Tuesday, August 30, 2011

Welcome to students; Arendt on technology, thought and thoughtlessness

A young Hannah Arendt. She looks like she could make philosophy fun; about 20 years later, though, she would coin the phrase "the banality of evil." Image found here.

Last week was the first week of classes for me; in all the busyness of that time, I didn't have time to post a Welcome to students here on the off chance that they might possibly visit here. Consider this, then, a belated but no-less-heartfelt welcome. I am very much looking forward to the new semester, and I hope you are as well.

As has been my custom for a while now on first days, last week I asked students to introduce themselves by telling the class why they're in school, something "interesting" about themselves, and to ask me a question. Someone asked me what was the wildest, craziest thing I ever did in college; before I could answer, some wiseacre said, "He probably left a period off a sentence." Hardee-har-har. What I told them was that, good old Texas Lutheran College being only about 3 hours away from Laredo, there were occasional very spontaneous road trips down to the border for, as Gary P. Nunn once gracefully described it in song, "cultural exchange." (The days of a barely-closed border are now long gone, alas.)

Anyway. Someone else asked me what I do for fun. Well, sometimes I try to learn some things on my own for fun, which is where Arendt comes in. Long ago, I once mentioned a couple of passages from the prologue to her book The Human Condition; for a Comp II assignment I wanted to look up something from the prologue and, one thing leading to another last night, I've up and decided to try to read the rest of her book. Am I a fun guy, or what?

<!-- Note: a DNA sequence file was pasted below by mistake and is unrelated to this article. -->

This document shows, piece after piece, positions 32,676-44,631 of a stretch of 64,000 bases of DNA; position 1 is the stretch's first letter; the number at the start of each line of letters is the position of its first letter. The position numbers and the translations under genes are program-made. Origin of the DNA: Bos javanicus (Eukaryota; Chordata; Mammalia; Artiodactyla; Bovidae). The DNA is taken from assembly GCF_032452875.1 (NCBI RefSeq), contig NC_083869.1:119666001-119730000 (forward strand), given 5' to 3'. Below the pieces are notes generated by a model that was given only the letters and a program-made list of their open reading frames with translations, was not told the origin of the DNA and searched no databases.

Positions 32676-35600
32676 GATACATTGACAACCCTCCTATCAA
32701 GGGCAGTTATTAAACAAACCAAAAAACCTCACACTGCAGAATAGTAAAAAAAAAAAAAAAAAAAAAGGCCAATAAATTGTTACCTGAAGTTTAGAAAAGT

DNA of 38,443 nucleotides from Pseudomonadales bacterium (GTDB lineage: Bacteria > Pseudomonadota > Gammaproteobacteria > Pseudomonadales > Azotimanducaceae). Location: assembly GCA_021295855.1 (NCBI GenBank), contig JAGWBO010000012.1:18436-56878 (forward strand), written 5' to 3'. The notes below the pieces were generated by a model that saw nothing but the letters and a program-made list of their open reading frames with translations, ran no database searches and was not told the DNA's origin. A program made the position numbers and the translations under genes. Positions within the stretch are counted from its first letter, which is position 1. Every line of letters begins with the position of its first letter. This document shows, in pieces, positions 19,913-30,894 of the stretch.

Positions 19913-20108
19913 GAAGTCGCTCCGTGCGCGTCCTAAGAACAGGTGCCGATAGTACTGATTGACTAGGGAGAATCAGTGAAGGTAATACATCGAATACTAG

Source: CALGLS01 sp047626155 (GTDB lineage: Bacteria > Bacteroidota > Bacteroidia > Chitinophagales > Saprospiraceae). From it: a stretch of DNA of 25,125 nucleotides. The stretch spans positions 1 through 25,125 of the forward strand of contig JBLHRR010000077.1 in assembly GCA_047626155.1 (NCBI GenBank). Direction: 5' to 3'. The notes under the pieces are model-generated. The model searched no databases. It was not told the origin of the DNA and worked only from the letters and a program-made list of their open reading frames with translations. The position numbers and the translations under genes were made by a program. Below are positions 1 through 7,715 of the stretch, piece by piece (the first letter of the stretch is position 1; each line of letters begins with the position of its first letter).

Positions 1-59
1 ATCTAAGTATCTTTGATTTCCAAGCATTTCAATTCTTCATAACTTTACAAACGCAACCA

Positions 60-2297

Arendt's book is an attempt to answer a deceptively-simple question in a world where labor (broadly defined), once culturally-esteemed, seems in the past half-century or so to be something to escape: "What are we doing?" Note how you can read that question as both genuine inquiry and in a rhetorically-despairing way. What follows is another excerpt from the Prologue that I'd forgotten, one that points in the direction of the rhetorically-despairing. Arendt's book's immediate occasion is the launching of Sputnik, but the following passage seems especially prescient, given that she wrote her book a year before the invention of the integrated circuit. For Arendt's "thought," by the way, substitute "contemplation":

[I]t could be that we, who are earth-bound creatures and have begun to act as though we were dwellers of the universe, will forever be unable to understand, that is, to think and speak about the things which nevertheless we are able to do. In this case, it would be as though our brain, which constitutes the physical, material condition of our thoughts, were unable to follow what we do, so that from now on we would indeed need artificial machines to do our thinking and speaking. If it should turn out to be true that knowledge (in the modern sense of know-how) and thought have parted company for good, then we would indeed become the helpless slaves, not so much of our machines as of our know-how, thoughtless creatures at the mercy of every gadget which is technically possible, no matter how murderous it is. (3)

Worth pondering, students, as you use SpellCheck while editing your work. (Hint, hint.)


R. Sherman said...

I've had similar musings of late in the context of dealing with all the new technology, which I'm told will make me more efficient. The problem is, the technology is designed to demand and instantaneous response, something Pavlovian, if you will. All of this is at the expense of contemplation of problems or issues which directly effect what I produce, the value of what I produce, both for myself and clients.

I'm not sure what the answer is, and I don't want to sound like a Luddite, but there are certain things, e.g. philosophy, which do not lend themselves to technological innovation.

Posted while sitting under an olive tree in a toga.


John B. said...

Hey there, Randall. Thanks for commenting.

You said: I'm not sure what the answer is, and I don't want to sound like a Luddite, but there are certain things, e.g. philosophy, which do not lend themselves to technological innovation.